Let’s get dirty — sermon for Ash Wednesday, 2013

Since when did dirt become the same, become synonymous with bad–dirty thoughts, words, deeds? When a cop is bad, they’re dirty. When we don’t want to get involved–we don’t want to get our hands dirty. The word smut which we use to talk about the worst things like porn, is just the name for a small flake of dirt like the ash from an engine or coal.
I ask again how did dirt get to be so bad? It wasn’t always so. Just ask a child. The dirt is the earth’s play doh, it is monsters and armies, it is mud pies and smiles.
Ask a gardener like I’ve been trying to become. Dirt is good, it is the womb full of nutrients, the place that holds the water where the seed can grow to become cucumbers, and tomatoes, melons, and the food we need. Dirt is the place of creation as God in the 2nd story of creation in Genesis chapter 2. We are told God forms us out of dirt. So how did dirt get to be so bad?
Somewhere along the way, dirt becomes the enemy we want to keep at bay. We want it to stay in it’s proper place–to stay put in the garden, in the pot, in the yard, along the sidewalk. It is not socially acceptable on our clothes, in the carpet, in our air, underneath our fingernails,and on our skin.
That’s the problem with today–tonight we take the dirt, the ashes of old dried palm leaves, take this dirt and wear it on our skin, not even on our knees as if we’d been hard at work, but on our heads as if we’d tripped head-on, face first into the mire and the murk.
Which we surely have done. The dirt we wear, the ashes on our foreheads show to all the world that we have indeed fallen. And that is why it make us uncomfortable. It is the admitting that we are falling out of our pristine palaces of purity. No matter how much we pretend we haven’t fallen, we have. Fallen into gossip, run head long into hate, fallen into the welcoming arms of greed and fear.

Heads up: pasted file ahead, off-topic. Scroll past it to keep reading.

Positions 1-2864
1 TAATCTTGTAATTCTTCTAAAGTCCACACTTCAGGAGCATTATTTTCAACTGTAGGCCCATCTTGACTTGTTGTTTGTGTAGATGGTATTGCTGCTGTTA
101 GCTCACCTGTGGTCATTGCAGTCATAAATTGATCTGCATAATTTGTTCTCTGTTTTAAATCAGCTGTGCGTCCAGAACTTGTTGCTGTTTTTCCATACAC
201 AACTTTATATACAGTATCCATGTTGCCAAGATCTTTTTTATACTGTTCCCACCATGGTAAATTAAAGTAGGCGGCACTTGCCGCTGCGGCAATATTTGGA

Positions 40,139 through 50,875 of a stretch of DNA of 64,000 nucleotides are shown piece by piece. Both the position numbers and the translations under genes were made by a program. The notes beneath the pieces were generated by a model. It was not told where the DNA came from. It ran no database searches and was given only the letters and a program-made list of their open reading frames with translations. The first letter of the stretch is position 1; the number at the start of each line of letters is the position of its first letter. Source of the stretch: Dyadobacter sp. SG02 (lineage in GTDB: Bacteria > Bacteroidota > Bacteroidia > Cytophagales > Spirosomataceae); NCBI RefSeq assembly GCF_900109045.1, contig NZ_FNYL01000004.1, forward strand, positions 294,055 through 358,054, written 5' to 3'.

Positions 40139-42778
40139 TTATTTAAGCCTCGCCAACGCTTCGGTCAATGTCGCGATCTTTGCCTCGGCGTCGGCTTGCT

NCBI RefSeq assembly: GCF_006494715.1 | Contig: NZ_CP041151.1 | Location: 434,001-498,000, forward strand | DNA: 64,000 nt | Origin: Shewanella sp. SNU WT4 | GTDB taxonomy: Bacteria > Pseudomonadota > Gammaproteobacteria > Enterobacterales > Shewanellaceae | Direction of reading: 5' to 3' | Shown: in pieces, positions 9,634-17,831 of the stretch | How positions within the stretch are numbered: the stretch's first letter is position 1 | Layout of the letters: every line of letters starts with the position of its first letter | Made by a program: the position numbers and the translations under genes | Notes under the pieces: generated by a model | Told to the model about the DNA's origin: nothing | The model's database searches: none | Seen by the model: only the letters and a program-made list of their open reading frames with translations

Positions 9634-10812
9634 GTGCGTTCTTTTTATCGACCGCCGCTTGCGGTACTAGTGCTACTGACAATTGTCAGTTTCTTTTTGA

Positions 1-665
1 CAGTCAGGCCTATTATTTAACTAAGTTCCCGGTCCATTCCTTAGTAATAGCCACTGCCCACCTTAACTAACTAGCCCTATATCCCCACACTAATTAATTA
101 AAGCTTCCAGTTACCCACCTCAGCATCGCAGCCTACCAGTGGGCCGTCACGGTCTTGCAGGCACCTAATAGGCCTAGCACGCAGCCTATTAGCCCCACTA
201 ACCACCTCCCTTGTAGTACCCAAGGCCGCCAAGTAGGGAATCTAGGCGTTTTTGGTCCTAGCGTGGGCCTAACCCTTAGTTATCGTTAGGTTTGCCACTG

We have fallen into the mire of life. We can’t keep our hands from getting dirty in the workings of this world. Our sin clings to us, get’s in and underneath our fingernails, in each and every crack and wrinkle, it gets into our eyes, it smells and is every just like the dirt and ash. Sin, like death, like dirt and dust is unavoidable and inevitable. Tonight we get to admit it, let our guard down, stop pretending we’re perfect, this dirt cleanses us from the great sin of self-righteousness. And we receive, simply receive the release of God’s love, freeing us to live today and tomorrow, not in fear of dirt, not in fear of sin,not in fear of the stuff of
life, but embracing it, getting our hands dirty in this God’s world, falling deeper and deeper into love with it, with one another, and with the God who claims us. The God who isn’t afraid of a bit of dirt, isn’t ashamed of us, but reaches out to touch, to hold, to mark us with the mark of a life well worn with love, the cross of life. Come, come remember, admit, be at peace that you are dust and to dust you shall return. Amen.


Gets in the way! A Word for Ash Wednesday

All this churchy lingo and vocabulary sometimes gets in the way!  The other day I was creating a blurb for our monthly newsletter to advertise

Used with permission of the artist ©2009 Darcy Falk check out her website for other great work http://darcyfalk.com

and educate folks about the upcoming Ash Wednesday service including the Imposition of Ashes.  “Imposition”?  It occurred to me that there might be a better word.  After all, how many of us are out there using that word every other day.  So, I did what I always do I pushed the little buttons on the computer to provide me with synonyms.  This is what I get: imposition = burden, nuisance, obligation, hassle, annoyance, bother.  What?  That can’t be right, so I checked it again, maybe I hadn’t pushed the right buttons.  And there it came again: imposition = burden, nuisance, obligation, hassle, annoyance, bother.  Then it hit me, “impose”.  I know that word.  I’ve used it: “I don’t mean to impose”.  Yep my computer thesaurus is correct.

Burden, nuisance, obligation, hassle, annoyance, bother.  Some folks would agree that’s what religion is all about.  Of course lots of us don’t want to hear that.  We like our religion that helps us, that gets us through the day.  There’s nothing wrong with faith as a crutch in this world.  But that’s only one piece of it.  The other is what is at the heart of Ash Wednesday.  The IMPOSITION of Ashes disrupts our daily denial of sin and death.   This is difficult and painful; it is very humbling. I think that’s why some folks may come to worship that night, but not step up.  It is uncomfortable to admit how badly we are broken.  How we are (as my 9 yr old son stated) dying every day.    But again, that’s only half of the picture.  The IMPOSITION of Ashes calls us to not give in to the fatalism of the moment.  We are called to graciously admit our human frailty and fatality, and we are called to live into the grace of God that abounds for us and for all.  Now that should really get in the way–the way we think, the way we  love, the way live.